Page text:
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The Last Days of Asia, Days 259 – 295: Cambodia, Malaysia, Singapore



Cambodia, Days 259 – 269


I cycled to the first ATM yet it would only dispense American dollars. Confused, I cancelled the transaction – I already had USD, so didn’t need more. At the end of the war, USD was used to stabilise the economy. A temporary fix that became permanent. Cambodian Riel and American Dollar now co-exist as a shared currency; 4,000 Riel is the equivalent to one dollar. So, it’s normal to pay in USD and receive Riel in return, or vise-versa.


Cambodia was eye-wateringly expensive. At the supermarket I spent $3 on one litre of water, a packet of biscuits and an ice cream. My shock was so severe that I took a photo of the receipt. Although expensive, poverty was obvious. It felt poor, underdeveloped.


I arrived in Phnom Penh on Christmas Eve, it was a festively warm 31C. “This is as cold as it gets”, Kathleen and Colin announced as they welcomed me into their home. The Canadian couple had kindly offered to put me up over Christmas. They'd been living in Phnom Penh for five years and were keen cyclists, so host the occasional tourer.


After cycling 2,000 kms in 12 days, I jumped off the bike, showered, put on new clothes, and joined my hosts at a Christmas Eve dinner party. I was wrecked, but I couldn’t say no to calories. I was speechless when I saw brie, camembert, and cheddar, sliced and arranged perfectly on a wooden chopping board; centred on a dining table, accompanied with grapes, crackers and olives. I hadn’t seen cheese in months. It was an M & S Christmas advert.


The dinner party was alive with expats – Aussies, South Africans, Canadians, Brits, Japanese, Kiwis – a community of internationals and their families living in the heart of the capital. Their work mostly involved the church, education or infrastructure. Cambodia has many languages, languages that are tribal; always spoken, never written. One expat explained how he helps those communities create an alphabet, so they can write their language. It was a fascinating insight into wider Cambodian culture, which is more diverse, ancient and complicated than its surface lets on.


By 8pm, I had faded. Unable to open thy lips, not even for cheese.



On Christmas Day, I joined Kathleen and Colin at their church service, another expat affair. After the service, I witnessed three baptisms. A moving hour. Watching devotees promise their life to a faith was a beautiful, unique moment. An Indian couple moved to Cambodia after their caste system denied them marriage. They changed religion, wedded and completed their transition with a joint baptism.


Later, my hosts spoke about the on-going struggles faced by Cambodians. Genocide from Khmer Rouge has had unimaginable repercussions on the entire population. Mis-trust plagues society – when the fighting ended, both sides returned to their villages not knowing whether their family members had been murdered by their neighbours. Mis-trust runs in government, between parties, and the relationship the public has with those parties. Drug abuse is the result of years of mental and physical trauma – the only escapism for many.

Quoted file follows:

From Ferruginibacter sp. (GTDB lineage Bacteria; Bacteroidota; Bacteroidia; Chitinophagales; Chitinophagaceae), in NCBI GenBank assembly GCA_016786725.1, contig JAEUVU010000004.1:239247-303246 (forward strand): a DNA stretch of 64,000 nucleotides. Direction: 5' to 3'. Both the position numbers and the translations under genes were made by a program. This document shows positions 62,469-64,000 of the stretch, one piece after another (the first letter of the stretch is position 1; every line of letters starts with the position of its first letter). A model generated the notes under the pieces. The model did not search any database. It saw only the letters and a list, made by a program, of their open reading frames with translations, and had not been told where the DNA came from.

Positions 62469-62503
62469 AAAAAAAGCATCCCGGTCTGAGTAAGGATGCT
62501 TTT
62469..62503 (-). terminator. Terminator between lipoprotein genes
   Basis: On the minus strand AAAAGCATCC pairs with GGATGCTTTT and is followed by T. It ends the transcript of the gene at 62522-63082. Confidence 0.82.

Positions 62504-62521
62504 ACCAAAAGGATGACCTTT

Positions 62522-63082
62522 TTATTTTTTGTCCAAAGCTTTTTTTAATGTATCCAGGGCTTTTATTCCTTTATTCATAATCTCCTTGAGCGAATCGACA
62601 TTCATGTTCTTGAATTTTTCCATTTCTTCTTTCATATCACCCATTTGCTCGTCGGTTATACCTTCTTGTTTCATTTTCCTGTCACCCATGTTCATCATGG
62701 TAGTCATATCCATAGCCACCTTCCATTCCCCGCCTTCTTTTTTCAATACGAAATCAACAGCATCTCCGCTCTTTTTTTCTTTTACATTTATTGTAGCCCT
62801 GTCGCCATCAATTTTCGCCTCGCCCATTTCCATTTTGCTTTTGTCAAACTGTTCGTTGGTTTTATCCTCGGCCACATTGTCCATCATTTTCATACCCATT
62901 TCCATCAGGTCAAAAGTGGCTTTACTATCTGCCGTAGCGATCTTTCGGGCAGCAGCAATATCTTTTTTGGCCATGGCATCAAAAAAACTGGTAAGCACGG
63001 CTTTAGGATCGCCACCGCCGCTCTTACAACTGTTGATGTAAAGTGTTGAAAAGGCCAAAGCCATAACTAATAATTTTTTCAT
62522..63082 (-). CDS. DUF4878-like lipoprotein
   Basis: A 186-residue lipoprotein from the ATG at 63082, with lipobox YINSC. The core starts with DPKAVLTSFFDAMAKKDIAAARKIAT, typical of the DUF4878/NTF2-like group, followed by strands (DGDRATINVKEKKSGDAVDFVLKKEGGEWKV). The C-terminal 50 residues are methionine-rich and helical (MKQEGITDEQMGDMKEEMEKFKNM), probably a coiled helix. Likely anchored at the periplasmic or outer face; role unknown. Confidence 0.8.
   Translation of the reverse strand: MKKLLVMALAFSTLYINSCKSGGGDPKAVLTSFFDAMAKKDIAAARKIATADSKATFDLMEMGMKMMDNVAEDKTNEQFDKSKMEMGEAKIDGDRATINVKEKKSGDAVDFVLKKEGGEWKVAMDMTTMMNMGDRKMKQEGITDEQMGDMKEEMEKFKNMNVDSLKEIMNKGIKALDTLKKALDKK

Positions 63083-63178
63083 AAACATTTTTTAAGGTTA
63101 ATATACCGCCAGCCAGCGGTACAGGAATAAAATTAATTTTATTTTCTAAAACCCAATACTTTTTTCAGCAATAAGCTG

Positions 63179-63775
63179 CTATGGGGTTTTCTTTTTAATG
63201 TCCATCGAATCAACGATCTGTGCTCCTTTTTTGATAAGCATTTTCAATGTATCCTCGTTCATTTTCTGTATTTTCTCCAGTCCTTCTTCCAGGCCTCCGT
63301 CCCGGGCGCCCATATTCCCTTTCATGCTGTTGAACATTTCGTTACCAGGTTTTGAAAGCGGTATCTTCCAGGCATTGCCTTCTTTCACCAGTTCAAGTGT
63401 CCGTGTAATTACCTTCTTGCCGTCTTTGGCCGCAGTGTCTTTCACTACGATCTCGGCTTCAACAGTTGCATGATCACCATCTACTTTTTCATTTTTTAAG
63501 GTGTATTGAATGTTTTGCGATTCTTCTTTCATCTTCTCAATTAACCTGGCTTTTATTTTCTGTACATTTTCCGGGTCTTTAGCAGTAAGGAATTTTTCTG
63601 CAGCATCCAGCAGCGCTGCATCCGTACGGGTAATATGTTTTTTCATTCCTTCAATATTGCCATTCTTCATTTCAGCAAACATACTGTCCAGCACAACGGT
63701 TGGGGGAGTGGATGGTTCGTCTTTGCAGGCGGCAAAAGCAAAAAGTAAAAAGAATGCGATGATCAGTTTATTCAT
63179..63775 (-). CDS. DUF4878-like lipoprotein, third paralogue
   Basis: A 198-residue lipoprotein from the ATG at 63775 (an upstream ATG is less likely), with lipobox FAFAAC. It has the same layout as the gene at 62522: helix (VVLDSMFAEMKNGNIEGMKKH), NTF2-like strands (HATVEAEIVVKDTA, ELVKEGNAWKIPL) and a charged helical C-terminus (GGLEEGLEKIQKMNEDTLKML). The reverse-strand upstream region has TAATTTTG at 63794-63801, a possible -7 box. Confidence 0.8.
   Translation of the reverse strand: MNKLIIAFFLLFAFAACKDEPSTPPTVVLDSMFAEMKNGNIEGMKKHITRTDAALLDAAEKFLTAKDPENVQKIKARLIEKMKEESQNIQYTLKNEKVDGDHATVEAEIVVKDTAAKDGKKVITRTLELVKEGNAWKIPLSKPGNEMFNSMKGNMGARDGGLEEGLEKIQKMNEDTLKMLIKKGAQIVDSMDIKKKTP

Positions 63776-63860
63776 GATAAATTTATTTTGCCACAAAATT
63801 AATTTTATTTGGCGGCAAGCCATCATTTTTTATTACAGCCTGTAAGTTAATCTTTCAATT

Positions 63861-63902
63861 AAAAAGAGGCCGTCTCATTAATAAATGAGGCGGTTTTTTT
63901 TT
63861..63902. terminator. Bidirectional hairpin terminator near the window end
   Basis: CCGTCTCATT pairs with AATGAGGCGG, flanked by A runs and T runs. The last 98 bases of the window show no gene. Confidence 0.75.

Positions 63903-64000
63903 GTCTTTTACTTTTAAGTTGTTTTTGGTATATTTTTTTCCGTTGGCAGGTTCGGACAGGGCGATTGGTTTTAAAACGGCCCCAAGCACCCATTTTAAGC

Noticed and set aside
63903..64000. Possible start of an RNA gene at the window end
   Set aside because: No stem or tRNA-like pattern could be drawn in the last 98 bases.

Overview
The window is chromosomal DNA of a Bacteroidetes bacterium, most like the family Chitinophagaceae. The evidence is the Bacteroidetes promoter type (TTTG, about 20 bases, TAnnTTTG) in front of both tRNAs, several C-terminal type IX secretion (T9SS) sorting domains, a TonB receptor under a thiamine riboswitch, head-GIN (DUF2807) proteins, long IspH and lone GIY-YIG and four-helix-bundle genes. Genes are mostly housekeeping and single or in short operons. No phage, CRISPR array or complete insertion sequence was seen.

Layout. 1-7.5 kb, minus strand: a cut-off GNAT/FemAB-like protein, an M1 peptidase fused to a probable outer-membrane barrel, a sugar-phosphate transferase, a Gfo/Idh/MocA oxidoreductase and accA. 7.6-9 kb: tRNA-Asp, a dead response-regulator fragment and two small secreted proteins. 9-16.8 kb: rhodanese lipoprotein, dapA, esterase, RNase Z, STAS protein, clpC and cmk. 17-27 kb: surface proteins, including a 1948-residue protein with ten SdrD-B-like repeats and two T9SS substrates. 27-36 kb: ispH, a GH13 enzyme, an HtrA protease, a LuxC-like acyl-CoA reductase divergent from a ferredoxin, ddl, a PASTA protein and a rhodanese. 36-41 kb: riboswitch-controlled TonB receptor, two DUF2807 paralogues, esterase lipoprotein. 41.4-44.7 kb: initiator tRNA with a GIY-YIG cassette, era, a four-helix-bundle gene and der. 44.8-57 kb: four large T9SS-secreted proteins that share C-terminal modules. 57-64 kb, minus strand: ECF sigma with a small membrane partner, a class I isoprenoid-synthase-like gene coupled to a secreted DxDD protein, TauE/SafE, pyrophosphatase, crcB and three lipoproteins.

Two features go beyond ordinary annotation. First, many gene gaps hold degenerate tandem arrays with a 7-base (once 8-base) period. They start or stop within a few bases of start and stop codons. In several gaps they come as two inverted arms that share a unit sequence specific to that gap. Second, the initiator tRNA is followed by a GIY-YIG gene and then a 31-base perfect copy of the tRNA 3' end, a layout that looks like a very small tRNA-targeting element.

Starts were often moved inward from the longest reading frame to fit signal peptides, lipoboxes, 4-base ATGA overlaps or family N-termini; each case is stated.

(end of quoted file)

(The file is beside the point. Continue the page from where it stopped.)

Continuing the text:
An ideal way to finish off the festivities: The Tuol Sleng Genocide Museum. The former school was transformed into a torture chamber during the Khmer Rouge’s reign. Situated in the heart of the capital, it was a prison and interrogation centre for those who went against the party line, or were suspected of doing so. In reality, it was a death chamber. 18,000 people were tortured and killed there. No one survived bar 12; the 12 prisoners were found alive in the prison after Khmer Rouge’s fall. It was a sobering few hours. Afterwards, I watched the film: ‘First They Killed My Father’, an incredibly moving depiction of the genocide.


Goodbyes never get easier. I will forever be grateful to Kathleen and Colin for sharing their Christmas. After two days off, I returned to the saddle and headed west, to Siem Reap and Angkor Wat – the ancient capital of a thousands year old dynasty.



I had no expectations for Angkor Wat. In my mind, it was a tourist destination that I had to tick off... because I was in the area. But, I was mistaken. I was blown away. I’d never been anywhere quite like it. A complex of ruined temples and stone block buildings that span kilometres. A beautifully crafted enclave, situated deep in the jungle that has lasted the test of time. A reminder of a bygone era. An era that we will never fully understand.




During a temple visit, I had left my bicycle outside. A mandatory rule. Upon my return, I found two people staring at the bicycle. I approached the inquisitors. “Is this your bicycle?” they asked. Tammy and Simone were also cyclists. We quickly got to it. A chorus of questions back and forth; the usual stuff. Fast forward a few hours and we were drinking beer in Siem Reap. An infectiously funny Argentinian couple, we continued the conversation over a couple bouts of laughter.


Til arrived in town a day later, so I scrapped my plan to celebrate New Year’s Eve in Bangkok. Tammy and Simone were also in Siem Reap to see in 2023. So, I announced our location on the South East Asia WhatsApp group, and our group size increased to nine immediately. That evening, we dined, drank and bonded over shared experiences.